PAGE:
Along with the Bolshevik rise to power came the restructuring of societal norms. The Bolsheviks sought to delegitimize the power that the church had in Russia, and instead turned to secularizing traditional Russian society. As Freeze says, “…the Bolsheviks also devoted special energy to redefining the family and the individual” (p.331).
During the period after the Bolsheviks rose to power, the churches saw a renewed hostility from the government. Stiffer restrictions were placed on organized religion, imposing penalties on non-compliant churches and “…giving the church little room to act” (von Geldern). The attack on church property was especially vicious, as buildings were turned into warehouses and precious objects, such as metals, were melted down to assist the Bolsheviks with their goal towards industrialization.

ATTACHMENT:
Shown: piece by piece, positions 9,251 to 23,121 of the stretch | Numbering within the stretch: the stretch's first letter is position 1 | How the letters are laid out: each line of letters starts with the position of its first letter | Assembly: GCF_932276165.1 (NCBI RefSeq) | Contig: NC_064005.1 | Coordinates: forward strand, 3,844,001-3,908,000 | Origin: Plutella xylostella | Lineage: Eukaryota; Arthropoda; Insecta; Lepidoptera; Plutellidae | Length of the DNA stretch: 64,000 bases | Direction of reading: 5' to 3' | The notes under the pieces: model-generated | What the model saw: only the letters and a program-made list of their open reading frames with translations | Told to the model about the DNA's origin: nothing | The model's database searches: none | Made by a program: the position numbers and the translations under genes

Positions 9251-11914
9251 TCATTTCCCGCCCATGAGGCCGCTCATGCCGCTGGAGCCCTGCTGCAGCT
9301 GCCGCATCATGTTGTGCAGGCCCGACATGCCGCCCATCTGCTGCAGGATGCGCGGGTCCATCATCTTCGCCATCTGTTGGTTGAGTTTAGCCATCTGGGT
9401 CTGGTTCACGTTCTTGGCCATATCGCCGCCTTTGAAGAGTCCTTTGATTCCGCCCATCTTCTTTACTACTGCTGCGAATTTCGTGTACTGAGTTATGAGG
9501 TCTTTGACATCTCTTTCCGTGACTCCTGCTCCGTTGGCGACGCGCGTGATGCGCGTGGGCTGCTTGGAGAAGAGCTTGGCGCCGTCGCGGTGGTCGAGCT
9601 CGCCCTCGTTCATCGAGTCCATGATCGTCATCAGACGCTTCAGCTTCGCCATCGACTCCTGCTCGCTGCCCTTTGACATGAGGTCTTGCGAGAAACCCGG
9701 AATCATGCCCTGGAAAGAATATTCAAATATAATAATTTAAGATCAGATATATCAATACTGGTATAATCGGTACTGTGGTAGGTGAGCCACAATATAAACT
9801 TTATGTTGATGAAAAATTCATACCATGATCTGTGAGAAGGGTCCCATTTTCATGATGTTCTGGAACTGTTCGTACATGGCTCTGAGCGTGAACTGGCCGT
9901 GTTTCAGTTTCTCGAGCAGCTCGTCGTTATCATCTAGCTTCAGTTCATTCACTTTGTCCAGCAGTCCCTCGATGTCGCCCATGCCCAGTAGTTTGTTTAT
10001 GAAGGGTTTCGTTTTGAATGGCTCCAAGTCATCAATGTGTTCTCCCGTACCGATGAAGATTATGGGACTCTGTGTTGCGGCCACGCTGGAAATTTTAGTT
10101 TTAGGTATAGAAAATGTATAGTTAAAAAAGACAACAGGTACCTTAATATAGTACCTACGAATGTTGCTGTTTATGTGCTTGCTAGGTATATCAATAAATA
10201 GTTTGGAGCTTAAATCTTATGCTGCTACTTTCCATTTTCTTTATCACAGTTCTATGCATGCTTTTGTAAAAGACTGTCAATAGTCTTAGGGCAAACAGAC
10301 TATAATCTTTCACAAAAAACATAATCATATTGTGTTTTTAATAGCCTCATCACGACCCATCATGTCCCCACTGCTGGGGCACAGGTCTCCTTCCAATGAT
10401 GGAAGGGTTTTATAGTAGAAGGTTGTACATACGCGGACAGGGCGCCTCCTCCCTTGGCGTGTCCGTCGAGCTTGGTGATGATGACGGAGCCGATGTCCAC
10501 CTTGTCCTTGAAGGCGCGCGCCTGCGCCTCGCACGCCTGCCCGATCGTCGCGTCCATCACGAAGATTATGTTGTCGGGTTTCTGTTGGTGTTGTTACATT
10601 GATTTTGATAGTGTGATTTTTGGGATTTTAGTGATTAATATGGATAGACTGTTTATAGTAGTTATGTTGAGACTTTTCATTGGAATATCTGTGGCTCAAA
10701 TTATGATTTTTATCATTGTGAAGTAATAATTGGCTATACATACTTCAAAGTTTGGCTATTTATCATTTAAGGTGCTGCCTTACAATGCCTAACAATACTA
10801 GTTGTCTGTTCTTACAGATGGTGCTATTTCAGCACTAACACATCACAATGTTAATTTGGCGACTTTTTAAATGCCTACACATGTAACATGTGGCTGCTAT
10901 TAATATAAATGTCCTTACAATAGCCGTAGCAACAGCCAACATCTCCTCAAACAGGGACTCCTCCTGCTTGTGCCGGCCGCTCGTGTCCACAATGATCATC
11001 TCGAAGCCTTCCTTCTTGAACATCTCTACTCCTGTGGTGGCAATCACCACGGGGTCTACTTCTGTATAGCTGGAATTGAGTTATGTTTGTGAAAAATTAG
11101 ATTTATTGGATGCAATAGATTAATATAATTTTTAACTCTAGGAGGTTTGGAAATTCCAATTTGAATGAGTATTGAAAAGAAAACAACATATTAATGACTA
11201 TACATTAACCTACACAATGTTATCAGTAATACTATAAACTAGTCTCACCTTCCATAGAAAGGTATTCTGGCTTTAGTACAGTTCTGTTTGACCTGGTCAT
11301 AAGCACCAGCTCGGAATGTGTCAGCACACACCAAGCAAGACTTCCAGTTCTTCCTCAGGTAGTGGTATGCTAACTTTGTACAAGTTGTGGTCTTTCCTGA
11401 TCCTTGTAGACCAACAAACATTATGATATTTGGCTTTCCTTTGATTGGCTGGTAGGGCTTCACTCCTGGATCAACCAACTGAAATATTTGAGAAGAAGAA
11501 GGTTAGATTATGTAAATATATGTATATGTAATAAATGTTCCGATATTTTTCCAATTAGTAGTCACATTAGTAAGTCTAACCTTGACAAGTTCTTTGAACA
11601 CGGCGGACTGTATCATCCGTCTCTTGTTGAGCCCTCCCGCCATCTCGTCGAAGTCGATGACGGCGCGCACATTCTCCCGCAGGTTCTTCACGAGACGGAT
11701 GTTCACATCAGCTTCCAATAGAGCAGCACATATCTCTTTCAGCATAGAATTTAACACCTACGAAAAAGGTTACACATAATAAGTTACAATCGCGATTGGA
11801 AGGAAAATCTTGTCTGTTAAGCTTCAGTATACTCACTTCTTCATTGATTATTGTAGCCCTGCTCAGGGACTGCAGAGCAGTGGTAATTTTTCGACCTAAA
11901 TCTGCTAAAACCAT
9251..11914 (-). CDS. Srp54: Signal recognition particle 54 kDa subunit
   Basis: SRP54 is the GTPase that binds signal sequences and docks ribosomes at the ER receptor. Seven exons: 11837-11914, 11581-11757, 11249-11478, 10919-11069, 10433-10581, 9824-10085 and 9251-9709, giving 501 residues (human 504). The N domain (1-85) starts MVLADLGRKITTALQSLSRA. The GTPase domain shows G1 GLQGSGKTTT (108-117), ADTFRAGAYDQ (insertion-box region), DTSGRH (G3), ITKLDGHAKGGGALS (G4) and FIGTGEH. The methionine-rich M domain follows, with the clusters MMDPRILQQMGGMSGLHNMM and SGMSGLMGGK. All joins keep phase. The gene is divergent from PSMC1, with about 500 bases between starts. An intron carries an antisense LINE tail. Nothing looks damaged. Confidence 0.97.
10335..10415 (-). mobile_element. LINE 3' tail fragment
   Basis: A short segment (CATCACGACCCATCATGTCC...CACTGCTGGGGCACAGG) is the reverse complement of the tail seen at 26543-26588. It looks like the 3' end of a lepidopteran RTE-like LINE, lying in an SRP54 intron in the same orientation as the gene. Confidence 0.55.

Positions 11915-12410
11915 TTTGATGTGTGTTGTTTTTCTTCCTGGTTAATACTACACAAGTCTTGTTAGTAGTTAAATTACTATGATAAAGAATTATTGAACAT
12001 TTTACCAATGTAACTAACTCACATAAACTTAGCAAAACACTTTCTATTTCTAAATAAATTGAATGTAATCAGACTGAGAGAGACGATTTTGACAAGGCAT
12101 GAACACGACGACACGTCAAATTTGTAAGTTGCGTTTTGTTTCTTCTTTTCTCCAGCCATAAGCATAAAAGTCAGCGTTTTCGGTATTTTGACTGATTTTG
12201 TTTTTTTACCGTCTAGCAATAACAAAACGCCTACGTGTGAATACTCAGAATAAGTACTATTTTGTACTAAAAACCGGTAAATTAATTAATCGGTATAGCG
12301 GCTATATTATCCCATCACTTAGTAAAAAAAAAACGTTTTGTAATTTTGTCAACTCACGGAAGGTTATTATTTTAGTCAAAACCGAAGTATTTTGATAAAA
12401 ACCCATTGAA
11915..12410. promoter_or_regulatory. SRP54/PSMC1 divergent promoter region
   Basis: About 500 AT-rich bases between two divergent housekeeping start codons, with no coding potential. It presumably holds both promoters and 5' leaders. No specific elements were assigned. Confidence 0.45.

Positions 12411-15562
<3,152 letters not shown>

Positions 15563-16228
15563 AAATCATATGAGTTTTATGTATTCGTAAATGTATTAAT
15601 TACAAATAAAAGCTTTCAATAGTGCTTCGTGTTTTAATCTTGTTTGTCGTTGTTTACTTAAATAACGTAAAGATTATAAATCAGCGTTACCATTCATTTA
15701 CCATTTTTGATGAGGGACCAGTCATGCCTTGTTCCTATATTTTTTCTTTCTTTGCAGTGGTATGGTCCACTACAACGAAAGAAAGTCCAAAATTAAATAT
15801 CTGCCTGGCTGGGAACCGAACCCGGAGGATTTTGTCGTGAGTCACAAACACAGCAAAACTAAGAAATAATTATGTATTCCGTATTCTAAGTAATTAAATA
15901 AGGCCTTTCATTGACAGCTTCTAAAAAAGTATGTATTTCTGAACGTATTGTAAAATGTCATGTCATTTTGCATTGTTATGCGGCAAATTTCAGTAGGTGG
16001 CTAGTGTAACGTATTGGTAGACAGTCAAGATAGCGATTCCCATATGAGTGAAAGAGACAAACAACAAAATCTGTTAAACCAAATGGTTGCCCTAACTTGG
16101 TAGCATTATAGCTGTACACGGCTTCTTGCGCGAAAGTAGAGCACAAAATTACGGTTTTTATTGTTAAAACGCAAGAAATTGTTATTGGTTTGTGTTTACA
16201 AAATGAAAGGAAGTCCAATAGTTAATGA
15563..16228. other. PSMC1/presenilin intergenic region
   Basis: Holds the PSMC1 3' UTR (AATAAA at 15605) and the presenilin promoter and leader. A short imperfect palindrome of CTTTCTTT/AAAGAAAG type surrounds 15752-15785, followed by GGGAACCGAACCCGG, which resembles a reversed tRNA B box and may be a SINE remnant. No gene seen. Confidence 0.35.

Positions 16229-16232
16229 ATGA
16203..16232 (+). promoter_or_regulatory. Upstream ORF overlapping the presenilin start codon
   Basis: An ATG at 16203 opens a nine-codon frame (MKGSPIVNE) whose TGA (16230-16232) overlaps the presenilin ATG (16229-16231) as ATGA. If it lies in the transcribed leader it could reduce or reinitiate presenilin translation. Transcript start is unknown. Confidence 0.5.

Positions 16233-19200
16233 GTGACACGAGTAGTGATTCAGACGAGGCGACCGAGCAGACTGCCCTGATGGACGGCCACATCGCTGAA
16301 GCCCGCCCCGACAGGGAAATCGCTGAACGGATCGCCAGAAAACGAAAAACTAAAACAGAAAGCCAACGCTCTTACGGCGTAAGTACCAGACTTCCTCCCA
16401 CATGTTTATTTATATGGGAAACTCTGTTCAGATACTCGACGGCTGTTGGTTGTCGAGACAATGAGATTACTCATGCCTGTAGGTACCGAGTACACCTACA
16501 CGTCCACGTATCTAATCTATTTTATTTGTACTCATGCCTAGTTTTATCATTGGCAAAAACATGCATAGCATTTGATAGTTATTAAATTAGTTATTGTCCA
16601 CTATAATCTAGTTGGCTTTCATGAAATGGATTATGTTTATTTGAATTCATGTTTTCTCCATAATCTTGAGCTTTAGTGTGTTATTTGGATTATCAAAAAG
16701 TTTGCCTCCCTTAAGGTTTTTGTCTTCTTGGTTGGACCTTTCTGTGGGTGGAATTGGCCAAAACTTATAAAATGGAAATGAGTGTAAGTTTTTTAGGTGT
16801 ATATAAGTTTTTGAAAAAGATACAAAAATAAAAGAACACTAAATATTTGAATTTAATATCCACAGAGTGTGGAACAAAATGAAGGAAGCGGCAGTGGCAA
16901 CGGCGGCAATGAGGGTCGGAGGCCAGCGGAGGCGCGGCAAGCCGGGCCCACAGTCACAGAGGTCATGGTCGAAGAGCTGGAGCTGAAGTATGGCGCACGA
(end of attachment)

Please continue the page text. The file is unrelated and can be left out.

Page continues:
Coupled along with delegitimization of the church, measures were taken to purge religion out of society and to create a more secular state. The Bolsheviks saw the present family structure as a, “…patriarchal, religiously sanctioned family as tsarist society in microcosm” (Freeze, p. 331). In turn, the government enacted laws that made divorces readily available, and accorded equality to women. Under the tsarist regime, the law of churches made divorce almost impossible to obtain. Allowing divorce to be easily obtained created a social revolution in Russian society. The Bolsheviks sought to rid Russian society of the patriarchal norms that had defined society for so long. Adultery was dropped from the list of criminal offenses and laws took away legal authority that men had over their wives and children. Legal abortions were also introduced into society. The Family Code of 1926 also further helped to afford more rights to women and secularize family and society.
“Russia: A History” Gregory L. Freeze